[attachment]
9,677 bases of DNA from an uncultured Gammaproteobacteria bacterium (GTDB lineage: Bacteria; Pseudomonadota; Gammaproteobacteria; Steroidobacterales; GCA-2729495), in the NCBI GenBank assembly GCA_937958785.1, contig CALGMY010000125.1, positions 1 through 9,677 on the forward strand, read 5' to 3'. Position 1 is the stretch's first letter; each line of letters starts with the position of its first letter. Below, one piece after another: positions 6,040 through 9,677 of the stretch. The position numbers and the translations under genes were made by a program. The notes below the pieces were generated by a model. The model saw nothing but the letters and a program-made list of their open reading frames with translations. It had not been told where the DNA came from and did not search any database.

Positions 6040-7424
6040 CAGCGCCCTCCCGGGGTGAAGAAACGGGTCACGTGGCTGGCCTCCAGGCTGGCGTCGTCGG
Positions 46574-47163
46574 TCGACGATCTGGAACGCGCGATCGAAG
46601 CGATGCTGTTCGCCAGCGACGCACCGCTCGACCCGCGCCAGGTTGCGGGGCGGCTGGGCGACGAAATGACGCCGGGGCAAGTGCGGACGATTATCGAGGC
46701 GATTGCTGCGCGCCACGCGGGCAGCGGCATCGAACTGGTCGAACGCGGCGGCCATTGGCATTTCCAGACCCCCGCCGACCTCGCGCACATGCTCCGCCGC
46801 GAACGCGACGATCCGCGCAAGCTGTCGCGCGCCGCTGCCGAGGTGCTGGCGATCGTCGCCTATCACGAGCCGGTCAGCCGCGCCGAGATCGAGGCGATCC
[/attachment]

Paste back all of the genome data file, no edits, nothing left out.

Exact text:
9,677 bases of DNA from an uncultured Gammaproteobacteria bacterium (GTDB lineage: Bacteria; Pseudomonadota; Gammaproteobacteria; Steroidobacterales; GCA-2729495), in the NCBI GenBank assembly GCA_937958785.1, contig CALGMY010000125.1, positions 1 through 9,677 on the forward strand, read 5' to 3'. Position 1 is the stretch's first letter; each line of letters starts with the position of its first letter. Below, one piece after another: positions 6,040 through 9,677 of the stretch. The position numbers and the translations under genes were made by a program. The notes below the pieces were generated by a model. The model saw nothing but the letters and a program-made list of their open reading frames with translations. It had not been told where the DNA came from and did not search any database.

Positions 6040-7424
6040 CAGCGCCCTCCCGGGGTGAAGAAACGGGTCACGTGGCTGGCCTCCAGGCTGGCGTCGTCGG
Positions 46574-47163
46574 TCGACGATCTGGAACGCGCGATCGAAG
46601 CGATGCTGTTCGCCAGCGACGCACCGCTCGACCCGCGCCAGGTTGCGGGGCGGCTGGGCGACGAAATGACGCCGGGGCAAGTGCGGACGATTATCGAGGC
46701 GATTGCTGCGCGCCACGCGGGCAGCGGCATCGAACTGGTCGAACGCGGCGGCCATTGGCATTTCCAGACCCCCGCCGACCTCGCGCACATGCTCCGCCGC
46801 GAACGCGACGATCCGCGCAAGCTGTCGCGCGCCGCTGCCGAGGTGCTGGCGATCGTCGCCTATCACGAGCCGGTCAGCCGCGCCGAGATCGAGGCGATCC